Japan’s exports fell for a 10th straight month last month amid weak demand in China, South Korea and other Asian markets, the Japanese government said yesterday.
The data showed a deepening impact from trade tensions between the US and China and between Japan and South Korea.
The Japanese Ministry of Finance said that the trade deficit in September totaled US$1.1 billion, a third consecutive month of red ink.
Exports fell 5.2 percent from the same month last year, with slower shipments of machinery and auto parts. Imports dropped 1.5 percent.
Exports to the US dropped nearly 8 percent from a year earlier, while imports from the US declined 12 percent. The trade surplus with the US fell 3.5 percent to ￥564.1 billion (US$5.2 billion).
“The risks that exports will shrink drastically have subsided, but it is expected that time will be needed before exports can recover considerably,” IHS Markit Ltd economist Harumi Taguchi said.
The tariffs between the US and China have taken a toll across the region, hurting manufacturers within extended supply chains, while a dispute between Japan and South Korea over exports of some high-tech goods has added to uncertainty.
South Korea’s exports are poised for an 11th monthly decline as China’s economy slows and tech demand struggles to rebound.
Exports during the first 20 days of this month fell 20 percent from a year earlier, data from the Korea Customs Service showed.
Semiconductor sales, which account for the largest share of exports, declined 29 percent, while overseas shipments of automobiles dropped 6.5 percent, the data showed.
Shipments to China, South Korea’s biggest trading partner, dropped 20 percent, exports to the US slid 17 percent and shipments to Japan fell 21 percent.
“The worst for exports may be over, but a meaningful rebound also appears challenging,” Barclays Bank PLC economist Angela Hsieh (謝涵涵) wrote in a report.
Overall imports fell 20 percent in the first 20 days of this month from a year earlier, the data from the customs office showed.
Additional reporting by Bloomberg
Softbank Group Corp plans to keep a stake in the chip designer Arm Ltd, even if it sells a partial interest to Nvidia Corp, the Nikkei reported. The companies are negotiating terms, the newspaper reported, citing sources. Softbank might take a stake in Nvidia after it buys Arm, the report said. Nvidia and Arm might also merge through a share swap, and Softbank would become a major shareholder in the combined company, it said. The two parties aim to reach a deal in the next few weeks, the sources said, asking not to be identified because the information is private. Nvidia is the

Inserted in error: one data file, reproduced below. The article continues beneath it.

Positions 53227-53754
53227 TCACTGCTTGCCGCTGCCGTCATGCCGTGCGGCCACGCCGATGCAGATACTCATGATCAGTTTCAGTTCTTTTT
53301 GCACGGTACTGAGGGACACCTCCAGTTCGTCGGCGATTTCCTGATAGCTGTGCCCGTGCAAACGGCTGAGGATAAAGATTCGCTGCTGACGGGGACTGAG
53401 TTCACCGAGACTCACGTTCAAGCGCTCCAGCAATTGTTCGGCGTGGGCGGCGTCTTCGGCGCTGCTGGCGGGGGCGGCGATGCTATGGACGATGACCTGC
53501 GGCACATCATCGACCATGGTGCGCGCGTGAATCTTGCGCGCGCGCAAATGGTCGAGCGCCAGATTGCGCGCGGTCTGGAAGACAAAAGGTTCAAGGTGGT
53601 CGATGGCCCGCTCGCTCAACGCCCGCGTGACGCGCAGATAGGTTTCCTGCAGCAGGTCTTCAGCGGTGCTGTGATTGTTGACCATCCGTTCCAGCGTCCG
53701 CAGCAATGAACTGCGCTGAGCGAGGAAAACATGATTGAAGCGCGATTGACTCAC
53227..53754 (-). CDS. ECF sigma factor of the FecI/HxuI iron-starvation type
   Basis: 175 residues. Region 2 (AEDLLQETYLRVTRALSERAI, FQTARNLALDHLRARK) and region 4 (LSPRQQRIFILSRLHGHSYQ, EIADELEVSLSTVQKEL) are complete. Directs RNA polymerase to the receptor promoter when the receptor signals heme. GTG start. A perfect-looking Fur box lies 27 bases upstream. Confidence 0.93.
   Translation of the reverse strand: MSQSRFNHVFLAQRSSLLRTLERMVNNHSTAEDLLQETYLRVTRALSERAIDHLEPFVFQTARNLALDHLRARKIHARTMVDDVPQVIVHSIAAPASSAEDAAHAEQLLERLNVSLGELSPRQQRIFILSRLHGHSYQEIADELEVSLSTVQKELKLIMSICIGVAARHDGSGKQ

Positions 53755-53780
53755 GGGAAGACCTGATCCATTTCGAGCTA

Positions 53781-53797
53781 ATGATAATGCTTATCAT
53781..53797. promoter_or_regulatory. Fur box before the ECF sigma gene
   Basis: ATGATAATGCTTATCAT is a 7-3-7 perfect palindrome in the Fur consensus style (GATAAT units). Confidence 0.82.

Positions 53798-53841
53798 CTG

MOVING FROM CHINA? The article did not name the company, but Foxconn, Wistron and Pegatron were among firms chosen for a production-linked incentive plan in India An Apple Inc vendor is looking at shifting six production lines to India from China, which could result in US$5 billion of iPhone exports from the South Asian nation, the Times of India reported, citing people familiar with the matter who it did not identify. The establishment of the facility would create about 55,000 jobs over about a year, the newspaper reported, not naming the Apple vendor. It would also cater to the domestic market and expand operations to include tablets and laptops, the newspaper reported. Samsung Electronics Co and Apple’s assembly partners are among 22 companies that have pledged 110 billion
Gold surged to a fresh record on Friday, fueled by US dollar weakness and low interest rates, while silver headed for its best month since 1979. Spot bullion is up more than 10 percent this month, as US real yields lingered near record lows. While the ferocity of rallies in gold and silver cooled in the middle of the week, most market watchers predict there might be more gains ahead. Both metals have added about 30 percent this year, with gold and silver exchange-traded funds boosting holdings to a record, as concern about the fallout from the COVID-19 pandemic fuels demand for
‘ONE-STOCK SHOW’: Turnover hit an all-time high as TSMC continued to determine the local market’s direction and surpassed Visa in market capitalization The TAIEX early yesterday hit an all-time intraday high on the back of soaring Taiwan Semiconductor Manufacturing Co (TSMC, 台積電) shares, before tumbling back to the previous day’s close as the contract chipmaker could not single-handedly prop up the index. The TAIEX rose more than 400 points in the first 20 minutes of trading to hit a record 13,031.7 points, but later pared its gains to close down 0.01 percent at 12,586.73. Turnover was NT$343.252 billion (US$11.63 billion), the highest in the Taiwan Stock Exchange’s history. TSMC continued to dictate the market’s direction, as its early surge by the daily